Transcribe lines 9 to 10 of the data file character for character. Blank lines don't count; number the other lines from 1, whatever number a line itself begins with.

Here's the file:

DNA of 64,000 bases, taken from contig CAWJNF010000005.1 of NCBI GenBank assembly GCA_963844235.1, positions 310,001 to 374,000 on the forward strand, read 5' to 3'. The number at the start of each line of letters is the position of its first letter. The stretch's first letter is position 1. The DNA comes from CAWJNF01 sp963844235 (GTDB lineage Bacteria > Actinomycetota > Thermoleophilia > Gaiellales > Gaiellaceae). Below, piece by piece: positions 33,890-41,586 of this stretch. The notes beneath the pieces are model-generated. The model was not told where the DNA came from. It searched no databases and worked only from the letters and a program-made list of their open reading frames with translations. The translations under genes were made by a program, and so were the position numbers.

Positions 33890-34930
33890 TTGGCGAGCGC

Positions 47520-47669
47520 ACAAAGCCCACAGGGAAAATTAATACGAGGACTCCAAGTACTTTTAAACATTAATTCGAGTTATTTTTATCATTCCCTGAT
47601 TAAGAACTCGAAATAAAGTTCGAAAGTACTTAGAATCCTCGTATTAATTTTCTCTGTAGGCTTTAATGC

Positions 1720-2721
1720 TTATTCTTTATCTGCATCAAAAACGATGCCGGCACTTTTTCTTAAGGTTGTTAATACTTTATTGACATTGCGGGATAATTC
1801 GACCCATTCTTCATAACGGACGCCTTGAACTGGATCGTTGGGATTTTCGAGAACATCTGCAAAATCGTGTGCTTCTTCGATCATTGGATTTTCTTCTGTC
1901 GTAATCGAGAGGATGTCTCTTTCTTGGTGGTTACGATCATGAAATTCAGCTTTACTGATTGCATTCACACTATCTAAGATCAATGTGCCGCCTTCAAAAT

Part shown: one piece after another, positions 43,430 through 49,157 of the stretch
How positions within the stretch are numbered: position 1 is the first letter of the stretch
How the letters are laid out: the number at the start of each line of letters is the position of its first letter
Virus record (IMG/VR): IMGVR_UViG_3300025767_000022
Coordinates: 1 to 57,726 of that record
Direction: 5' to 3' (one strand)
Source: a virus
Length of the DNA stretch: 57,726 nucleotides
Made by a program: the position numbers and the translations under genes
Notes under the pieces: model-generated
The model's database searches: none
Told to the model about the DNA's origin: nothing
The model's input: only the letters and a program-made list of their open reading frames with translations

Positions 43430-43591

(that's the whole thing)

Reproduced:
1801 GACCCATTCTTCATAACGGACGCCTTGAACTGGATCGTTGGGATTTTCGAGAACATCTGCAAAATCGTGTGCTTCTTCGATCATTGGATTTTCTTCTGTC
1901 GTAATCGAGAGGATGTCTCTTTCTTGGTGGTTACGATCATGAAATTCAGCTTTACTGATTGCATTCACACTATCTAAGATCAATGTGCCGCCTTCAAAAT